The wider issue in this is how we have come to the point where a mob can dictate our reaction in any given situation. A persons decision to not clap is surely one of the freedoms that we purport to be protecting in our attempt to impose a model of western democracy on Afghanistan.

To add a little more context to this story we should realise that the chief cheerleader in this debacle is Cllr Martin Mullaney.  As Cabinet Member for Leisure and Culture you might expect a degree of responsibility in comments launched into the public arena. The following quote dispels that myth.

“I can only assume that if one of the failed 21/7 London suicide bombers had been in the council chamber, Cllr Yaqoob would have been demanding the council applaud the failed suicide bomber for their past heroic actions.”

Yes, that’s the level of debate we are dealing with.

Mullaney has a long history of sniping at Cllr Yaqoob. One of the most notable incidents being when he accused her of negligently endangering life by organising a public march in protest at the Israeli invasion of Gaza. Ironically some months later he organised a public event to switch on our Christmas lights and due to negligence in planning people did end up in hospital.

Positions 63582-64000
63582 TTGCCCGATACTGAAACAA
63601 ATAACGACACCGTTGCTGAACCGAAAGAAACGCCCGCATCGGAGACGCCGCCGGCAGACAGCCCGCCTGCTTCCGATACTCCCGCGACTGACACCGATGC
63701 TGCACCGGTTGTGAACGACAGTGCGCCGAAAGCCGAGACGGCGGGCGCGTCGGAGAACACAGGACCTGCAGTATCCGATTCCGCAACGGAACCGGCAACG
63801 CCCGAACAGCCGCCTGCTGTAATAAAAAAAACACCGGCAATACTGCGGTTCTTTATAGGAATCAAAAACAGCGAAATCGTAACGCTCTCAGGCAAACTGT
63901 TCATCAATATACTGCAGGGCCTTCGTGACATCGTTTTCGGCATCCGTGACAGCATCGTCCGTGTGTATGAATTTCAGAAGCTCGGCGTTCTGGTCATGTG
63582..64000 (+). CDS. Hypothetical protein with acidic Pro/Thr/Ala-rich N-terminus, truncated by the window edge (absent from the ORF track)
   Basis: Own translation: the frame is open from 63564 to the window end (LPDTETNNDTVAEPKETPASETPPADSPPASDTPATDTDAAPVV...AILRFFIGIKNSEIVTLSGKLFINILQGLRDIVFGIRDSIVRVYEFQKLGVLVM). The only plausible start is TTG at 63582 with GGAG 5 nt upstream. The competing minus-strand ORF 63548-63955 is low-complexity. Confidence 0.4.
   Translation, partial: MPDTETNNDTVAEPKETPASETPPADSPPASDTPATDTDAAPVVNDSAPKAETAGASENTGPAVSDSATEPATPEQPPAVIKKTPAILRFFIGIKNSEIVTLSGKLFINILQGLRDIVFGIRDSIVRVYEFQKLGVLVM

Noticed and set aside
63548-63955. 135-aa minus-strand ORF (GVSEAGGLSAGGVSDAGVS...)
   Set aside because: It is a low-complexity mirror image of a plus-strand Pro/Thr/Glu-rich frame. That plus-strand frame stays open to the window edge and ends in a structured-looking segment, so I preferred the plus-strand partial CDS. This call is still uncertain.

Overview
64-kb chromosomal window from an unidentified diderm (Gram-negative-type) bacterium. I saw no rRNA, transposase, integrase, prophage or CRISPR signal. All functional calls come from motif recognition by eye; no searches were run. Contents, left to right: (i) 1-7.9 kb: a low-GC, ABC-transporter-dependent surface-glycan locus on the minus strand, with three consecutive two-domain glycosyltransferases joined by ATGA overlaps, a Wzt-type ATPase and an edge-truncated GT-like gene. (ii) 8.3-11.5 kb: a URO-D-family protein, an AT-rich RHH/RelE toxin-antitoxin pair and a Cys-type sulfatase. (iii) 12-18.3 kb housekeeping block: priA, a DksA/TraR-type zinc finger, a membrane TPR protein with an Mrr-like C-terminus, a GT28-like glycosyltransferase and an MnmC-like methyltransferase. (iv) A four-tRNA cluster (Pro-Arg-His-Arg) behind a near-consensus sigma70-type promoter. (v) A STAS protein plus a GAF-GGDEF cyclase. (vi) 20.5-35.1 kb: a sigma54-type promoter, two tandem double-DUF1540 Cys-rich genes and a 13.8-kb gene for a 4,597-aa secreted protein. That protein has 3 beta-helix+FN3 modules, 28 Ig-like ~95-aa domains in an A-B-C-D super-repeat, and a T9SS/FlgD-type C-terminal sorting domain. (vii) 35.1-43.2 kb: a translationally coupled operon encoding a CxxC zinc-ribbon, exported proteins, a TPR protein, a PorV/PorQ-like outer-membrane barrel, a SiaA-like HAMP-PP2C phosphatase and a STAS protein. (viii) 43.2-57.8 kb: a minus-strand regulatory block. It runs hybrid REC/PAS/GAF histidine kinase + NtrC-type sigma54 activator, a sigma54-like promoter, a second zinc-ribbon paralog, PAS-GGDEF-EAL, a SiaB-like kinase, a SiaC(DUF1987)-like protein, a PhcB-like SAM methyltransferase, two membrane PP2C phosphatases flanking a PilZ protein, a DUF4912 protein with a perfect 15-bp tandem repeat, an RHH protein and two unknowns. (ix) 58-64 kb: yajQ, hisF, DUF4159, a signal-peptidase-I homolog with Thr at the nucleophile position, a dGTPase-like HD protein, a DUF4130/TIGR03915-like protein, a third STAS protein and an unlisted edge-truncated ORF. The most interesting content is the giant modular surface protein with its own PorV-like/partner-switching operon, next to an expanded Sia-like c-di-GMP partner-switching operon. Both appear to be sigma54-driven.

There is a history there.

Whilst you might laugh at his infantile logic please give some consideration to those of us represented by him. Whilst he can find the time to go on the radio flirting with libel and outlandish accusations he doesn’t seem to be able to find the time to reply to my concern about the  imminent closure of the Citizens Advice Bureaux in Birmingham.

The crux of this issue seems to be that we have a reached a point where reasoned dissent from a set point of view is not tolerated. Not clapping an individual is seen as a snub to him and consequently a lack of support to all that we have put in harms way.

The reality is that if Birmingham City Council really wants to dabble in national policy around the safety of serving personnel they could start with the travesty of how cuts will result in many lives being lost. In this week the coalition announced it could be cutting its order for Chinook helicopters. You remember the exact same helicopters that Gordon Brown forgot to buy us and as a result was pilloried by the Conservatives? A decision has been taken to cancel an order for helicopters in order to maintain our fleet of Tornado jets. Tornado jets that have had no practical military value since their vulnerability was exposed in the first Gulf War twenty years ago.